Ford, Edsel (1893-1943): The heir apparent to Ford Motor Company, Edsel was Henry Ford's only son and the president of Ford Motor Company. His father's control was palpable, as he was majority stockholder. The father-son relationship was fraught with difficulty. Edsel finally stood up to his father during the strike that precipitated the NLRB election, demanding that the union be negotiated with immediately. He died of stomach cancer.

Ford, Henry (1863-1947): The founder of Ford Motor Company, Ford fought unionization throughout his life. He did not relent on his antiunion stance until his wife, Clara, intervened during the 1941 negotiations with the UAW. Ford is often credited for his contributions to American labor and manufacturing, as well as for creating the eight-hour work-day.

Frankensteen, Richard Truman (1907-1977): Born in Detroit, Michigan, Frankensteen started his career as an assembly-line worker at Dodge. He first became a union representative with the Automotive Industrial Workers Association. Frankensteen was among the union leaders injured in the fighting at the Battle of the Overpass. He was the vice president of the UAW in 1937.

Martin, Warren Homer (1901-1968): A preacher who was also a UAW leader in the AFL-affiliated union, Martin placed union negotiations with Ford in peril. He was considered a moderate but quickly succumbed to Harry Bennett's wiles and Ford's gifts. Martin continued to lead the UAW-AFL until he was forced from office in April 1940.

Murray, Philip (1886-1952): Born in Scotland, Murray was a leader within the United Mine Workers of America and was a founding member of the CIO. Murray became the head of the CIO in 1940. He was the chief negotiator for the UAW in its contract with Ford.

Reuther, Walter P. (1907-1970): Born in Wheeling, West Virginia, and the son of German immigrants, Reuther was an autoworker and labor organizer. His first job was working in a Ford Motor Company plant. He was a founder of both the UAW and the CIO. He participated in the first major Detroit auto strike in 1936. Reuther's ascent to prominence in the union started with the Battle of the Overpass.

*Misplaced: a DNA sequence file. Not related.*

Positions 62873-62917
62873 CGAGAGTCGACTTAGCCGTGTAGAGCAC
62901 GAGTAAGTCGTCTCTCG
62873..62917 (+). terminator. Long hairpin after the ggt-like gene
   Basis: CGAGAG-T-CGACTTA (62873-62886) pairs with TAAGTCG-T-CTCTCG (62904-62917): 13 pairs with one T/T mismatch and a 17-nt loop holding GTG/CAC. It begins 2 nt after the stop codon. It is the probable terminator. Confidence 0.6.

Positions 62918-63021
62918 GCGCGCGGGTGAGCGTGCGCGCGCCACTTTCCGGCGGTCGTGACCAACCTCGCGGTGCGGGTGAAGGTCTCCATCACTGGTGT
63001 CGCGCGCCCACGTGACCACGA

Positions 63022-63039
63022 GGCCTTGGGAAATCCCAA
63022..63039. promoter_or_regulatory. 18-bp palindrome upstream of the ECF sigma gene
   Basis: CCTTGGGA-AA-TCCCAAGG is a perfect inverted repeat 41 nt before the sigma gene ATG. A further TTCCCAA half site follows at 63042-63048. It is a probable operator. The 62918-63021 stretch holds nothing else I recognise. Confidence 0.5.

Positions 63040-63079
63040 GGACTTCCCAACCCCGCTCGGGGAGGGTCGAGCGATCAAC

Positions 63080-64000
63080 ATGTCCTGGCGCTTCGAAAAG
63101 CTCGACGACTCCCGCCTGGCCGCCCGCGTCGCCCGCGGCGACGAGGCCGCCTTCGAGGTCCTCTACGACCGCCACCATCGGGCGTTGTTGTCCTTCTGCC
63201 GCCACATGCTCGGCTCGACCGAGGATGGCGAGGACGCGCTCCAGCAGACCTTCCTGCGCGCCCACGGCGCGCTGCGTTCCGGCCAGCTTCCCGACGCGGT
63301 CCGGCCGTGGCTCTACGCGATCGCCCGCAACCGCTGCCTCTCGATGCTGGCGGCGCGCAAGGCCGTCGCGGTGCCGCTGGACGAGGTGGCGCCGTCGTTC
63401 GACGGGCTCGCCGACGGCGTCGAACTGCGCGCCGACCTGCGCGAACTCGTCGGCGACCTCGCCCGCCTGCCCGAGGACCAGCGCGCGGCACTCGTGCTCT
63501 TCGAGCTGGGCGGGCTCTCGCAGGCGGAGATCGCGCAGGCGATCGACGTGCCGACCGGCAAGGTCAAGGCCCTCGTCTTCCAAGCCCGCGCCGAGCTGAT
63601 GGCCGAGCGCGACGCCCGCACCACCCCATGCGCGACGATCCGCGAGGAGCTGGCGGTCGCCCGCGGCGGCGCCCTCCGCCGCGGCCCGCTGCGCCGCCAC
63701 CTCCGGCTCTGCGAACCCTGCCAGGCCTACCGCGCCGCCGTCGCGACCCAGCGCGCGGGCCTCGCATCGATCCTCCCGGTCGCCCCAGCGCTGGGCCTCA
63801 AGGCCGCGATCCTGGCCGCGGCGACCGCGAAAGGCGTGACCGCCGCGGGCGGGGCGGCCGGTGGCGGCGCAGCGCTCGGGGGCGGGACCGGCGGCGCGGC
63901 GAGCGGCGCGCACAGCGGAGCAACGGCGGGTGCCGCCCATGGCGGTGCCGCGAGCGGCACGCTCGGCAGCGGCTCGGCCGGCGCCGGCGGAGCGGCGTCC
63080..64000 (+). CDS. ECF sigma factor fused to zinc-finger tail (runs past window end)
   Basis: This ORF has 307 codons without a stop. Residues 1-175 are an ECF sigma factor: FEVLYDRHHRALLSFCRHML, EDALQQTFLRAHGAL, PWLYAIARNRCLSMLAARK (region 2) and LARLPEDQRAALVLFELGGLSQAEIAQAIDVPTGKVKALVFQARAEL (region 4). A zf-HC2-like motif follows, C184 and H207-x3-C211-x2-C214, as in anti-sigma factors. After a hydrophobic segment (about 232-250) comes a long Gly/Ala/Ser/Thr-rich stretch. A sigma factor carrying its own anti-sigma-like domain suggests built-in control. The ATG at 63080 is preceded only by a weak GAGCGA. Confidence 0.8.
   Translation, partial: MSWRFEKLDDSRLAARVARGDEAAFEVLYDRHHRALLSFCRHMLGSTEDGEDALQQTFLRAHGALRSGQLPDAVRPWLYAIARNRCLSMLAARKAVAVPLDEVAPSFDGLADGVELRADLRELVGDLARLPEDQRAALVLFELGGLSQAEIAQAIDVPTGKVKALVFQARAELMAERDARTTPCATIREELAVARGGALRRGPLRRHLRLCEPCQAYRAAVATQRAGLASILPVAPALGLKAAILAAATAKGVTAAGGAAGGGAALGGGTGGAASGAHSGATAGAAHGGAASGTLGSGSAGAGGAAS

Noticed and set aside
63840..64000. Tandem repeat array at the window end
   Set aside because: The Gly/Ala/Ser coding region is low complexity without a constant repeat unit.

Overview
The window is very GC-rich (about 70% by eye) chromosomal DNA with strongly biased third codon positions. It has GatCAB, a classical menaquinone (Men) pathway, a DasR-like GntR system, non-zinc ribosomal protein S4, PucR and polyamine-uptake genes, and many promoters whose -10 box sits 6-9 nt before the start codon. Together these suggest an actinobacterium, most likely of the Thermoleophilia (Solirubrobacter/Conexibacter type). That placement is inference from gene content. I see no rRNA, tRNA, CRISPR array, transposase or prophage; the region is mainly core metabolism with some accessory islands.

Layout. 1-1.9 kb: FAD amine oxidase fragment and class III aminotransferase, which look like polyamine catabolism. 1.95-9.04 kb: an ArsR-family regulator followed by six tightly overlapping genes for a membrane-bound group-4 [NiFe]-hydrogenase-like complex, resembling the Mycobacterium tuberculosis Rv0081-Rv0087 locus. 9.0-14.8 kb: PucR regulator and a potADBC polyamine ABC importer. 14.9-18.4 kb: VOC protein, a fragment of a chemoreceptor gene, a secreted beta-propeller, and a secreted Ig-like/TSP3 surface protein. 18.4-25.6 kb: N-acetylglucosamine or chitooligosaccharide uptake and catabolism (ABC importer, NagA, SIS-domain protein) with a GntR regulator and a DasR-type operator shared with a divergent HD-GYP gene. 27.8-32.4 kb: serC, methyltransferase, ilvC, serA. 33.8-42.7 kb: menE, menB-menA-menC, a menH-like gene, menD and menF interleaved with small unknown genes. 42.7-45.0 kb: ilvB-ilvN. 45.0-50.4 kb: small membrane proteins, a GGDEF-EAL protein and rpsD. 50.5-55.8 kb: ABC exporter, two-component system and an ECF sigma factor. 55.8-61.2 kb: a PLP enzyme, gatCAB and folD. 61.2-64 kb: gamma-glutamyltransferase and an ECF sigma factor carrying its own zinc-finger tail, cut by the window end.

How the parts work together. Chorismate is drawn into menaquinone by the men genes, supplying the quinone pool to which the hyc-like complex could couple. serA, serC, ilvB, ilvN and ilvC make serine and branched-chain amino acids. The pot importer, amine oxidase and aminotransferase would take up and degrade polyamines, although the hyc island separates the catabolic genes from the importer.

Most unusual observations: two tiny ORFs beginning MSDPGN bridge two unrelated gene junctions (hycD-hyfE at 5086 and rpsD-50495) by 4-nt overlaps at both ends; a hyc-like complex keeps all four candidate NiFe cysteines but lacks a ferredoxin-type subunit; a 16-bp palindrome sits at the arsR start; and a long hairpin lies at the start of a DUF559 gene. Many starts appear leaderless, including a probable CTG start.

Sorensen, Charles (1881-1968): Born in Copenhagen, Denmark, Sorensen immigrated to the United States with his family in 1884. He was in charge of production at the Ford Motor Company between 1925 and 1944. Sorensen and Bennett were locked in a power struggle throughout most of the 1930s. They agreed with their employer's view of unions, however. He was able to keep Bennett at bay until Henry Ford II assumed control of the company.

Van Wagoner, Murray Delos (1898-1986): Born in Michigan, Van Wagoner was educated at the University of Michigan. He was trained as a civil engineer but entered politics. He served as state highway commissioner (1933-1940) and was Michigan governor at the time of the union-organizing drive and elections at Ford Motor Company. He is credited with mediating the strike that ultimately laid the groundwork for the NLRB elections to be held at Ford's Dearborn plants.

See also: American Federation of Labor; Battle of the Overpass; Congress of Industrial Organizations; United Automobile Workers; Wagner Act.

Bibliography

Books

Collier, Peter, and David Horowitz. The Fords: An American Epic. New York: Summit Books, 1987.

Galenson, Walter. The CIO Challenge to the AFL: A History of the American Labor Movement, 1935-1941. Cambridge, MA: Harvard University Press, 1960.

Lacey, Robert. Ford: The Men and the Machine. Boston, MA: Little, Brown, 1986.

Murray, R. Emmet. The Lexicon of Labor. New York: The New Press, 1998.

Nevins, Allan, and Frank Ernest Hill. Ford. 3 vols. New York: Charles Scribner's Sons, 1962.

Reuther, Victor G. The Brothers Reuther and the Story of the UAW: A Memoir. Boston, MA: Houghton Mifflin, 1976.

Taft, Philip. Organized Labor in American History. New York: Harper & Row, 1964.

Other

Hansen, Curtis. "The Battle of the Overpass." Walter P.Reuther Library, Wayne State University [cited 4 November 2002]. <http://www.reuther.wayne.edu/exhibits/battle.html>.

Stolberg, Benjamin. "Vigilantism, 1937-Part II." The Nation(21 August 1937) [cited 4 November 2002]. <http://newdeal.feri.org/nation/na37145p191.htm>

—Linda Dailey Paulson